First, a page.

This work was primarily supported by the Air Force Office of Scientific Research (FA9550-16-1-0031, FA9550-16-1-0347, and FA9550-18-1-0480) and the National Science Foundation (NSF) through the University of Chicago Materials Research Science and Engineering Center (MRSEC; NSF DMR-1420709). Additional funding was provided by the Cornell Center for Materials Research (NSF DMR-1719875) and the Platform for the Accelerated Realization, Analysis, and Discovery of Interface Materials (PARADIM; NSF DMR-1539918). Material characterizations including electron microscopy were supported by the Cornell Center for Materials Research (NSF DMR-1719875) and the MRSEC Shared User Facilities at the University of Chicago (NSF DMR-1420709). Funding was provided by the National Science Foundation Grant Nos. NSF-CHE-1566364 and NSF-CHE-1900188 for UHV-STM imaging and instrumentation. This work made use of the Pritzker Nanofabrication Facility at the University of Chicago, which receives support from Soft and Hybrid Nanotechnology Experimental (SHyNE) Resource (NSF ECCS-1542205), a node of the National Science Foundation’s National Nanotechnology Coordinated Infrastructure. Y.Z. acknowledges support by the Camille and Henry Dreyfus Foundation, Inc. under the Dreyfus Environmental Postdoc award EP-16-094. F.M. acknowledges support by the National Science Foundation Graduate Research Fellowship Program under Grant No. DGE-1746045. A.J.M. was supported by the Kadanoff-Rice Postdoctoral Fellowship through the University of Chicago MRSEC.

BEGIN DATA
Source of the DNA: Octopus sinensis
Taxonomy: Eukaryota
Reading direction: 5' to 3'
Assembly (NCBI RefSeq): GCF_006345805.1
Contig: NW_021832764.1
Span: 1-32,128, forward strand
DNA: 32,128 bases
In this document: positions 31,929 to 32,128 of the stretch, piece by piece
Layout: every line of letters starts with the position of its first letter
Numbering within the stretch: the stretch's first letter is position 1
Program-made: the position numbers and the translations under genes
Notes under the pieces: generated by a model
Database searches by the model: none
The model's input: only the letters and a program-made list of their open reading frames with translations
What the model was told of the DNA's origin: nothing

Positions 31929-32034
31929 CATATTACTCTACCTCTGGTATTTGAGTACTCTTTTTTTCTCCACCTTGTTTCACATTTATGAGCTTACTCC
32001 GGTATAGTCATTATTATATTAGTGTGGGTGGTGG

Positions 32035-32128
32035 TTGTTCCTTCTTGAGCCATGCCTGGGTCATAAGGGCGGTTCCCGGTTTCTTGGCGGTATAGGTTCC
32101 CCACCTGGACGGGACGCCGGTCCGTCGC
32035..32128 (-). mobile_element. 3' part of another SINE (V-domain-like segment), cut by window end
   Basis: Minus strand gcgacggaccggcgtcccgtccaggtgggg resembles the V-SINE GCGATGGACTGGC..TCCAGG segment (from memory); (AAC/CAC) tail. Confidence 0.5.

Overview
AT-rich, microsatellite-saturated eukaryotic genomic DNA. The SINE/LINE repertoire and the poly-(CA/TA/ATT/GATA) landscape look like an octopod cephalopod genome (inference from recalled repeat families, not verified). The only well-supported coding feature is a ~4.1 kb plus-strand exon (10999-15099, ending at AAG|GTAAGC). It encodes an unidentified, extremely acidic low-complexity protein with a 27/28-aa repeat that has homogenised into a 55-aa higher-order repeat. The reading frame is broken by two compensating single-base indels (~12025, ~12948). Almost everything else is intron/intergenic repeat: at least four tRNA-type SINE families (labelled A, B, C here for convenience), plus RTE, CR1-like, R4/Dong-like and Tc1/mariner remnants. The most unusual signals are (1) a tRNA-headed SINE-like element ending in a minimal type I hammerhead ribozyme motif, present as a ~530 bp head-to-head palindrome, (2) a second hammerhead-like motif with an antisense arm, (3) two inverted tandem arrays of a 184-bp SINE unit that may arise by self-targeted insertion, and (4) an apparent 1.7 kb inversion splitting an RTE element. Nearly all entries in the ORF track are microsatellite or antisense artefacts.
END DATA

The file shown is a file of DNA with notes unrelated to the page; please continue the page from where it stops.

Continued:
This research used resources of the Advanced Photon Source, a U.S. Department of Energy (DOE) Office of Science User Facility operated for the DOE Office of Science by Argonne National Laboratory under Contract No. DE-AC02-06CH11357.
Argonne National Laboratory seeks solutions to pressing national problems in science and technology. The nation's first national laboratory, Argonne conducts leading-edge basic and applied scientific research in virtually every scientific discipline. Argonne researchers work closely with researchers from hundreds of companies, universities, and federal, state and municipal agencies to help them solve their specific problems, advance America's scientific leadership and prepare the nation for a better future. With employees from more than 60 nations, Argonne is managed by UChicago Argonne, LLC, for the U.S. DOE Office of Science.
The U.S. Department of Energy's Office of Science is the single largest supporter of basic research in the physical sciences in the United States and is working to address some of the most pressing challenges of our time. For more information, visit the Office of Science website.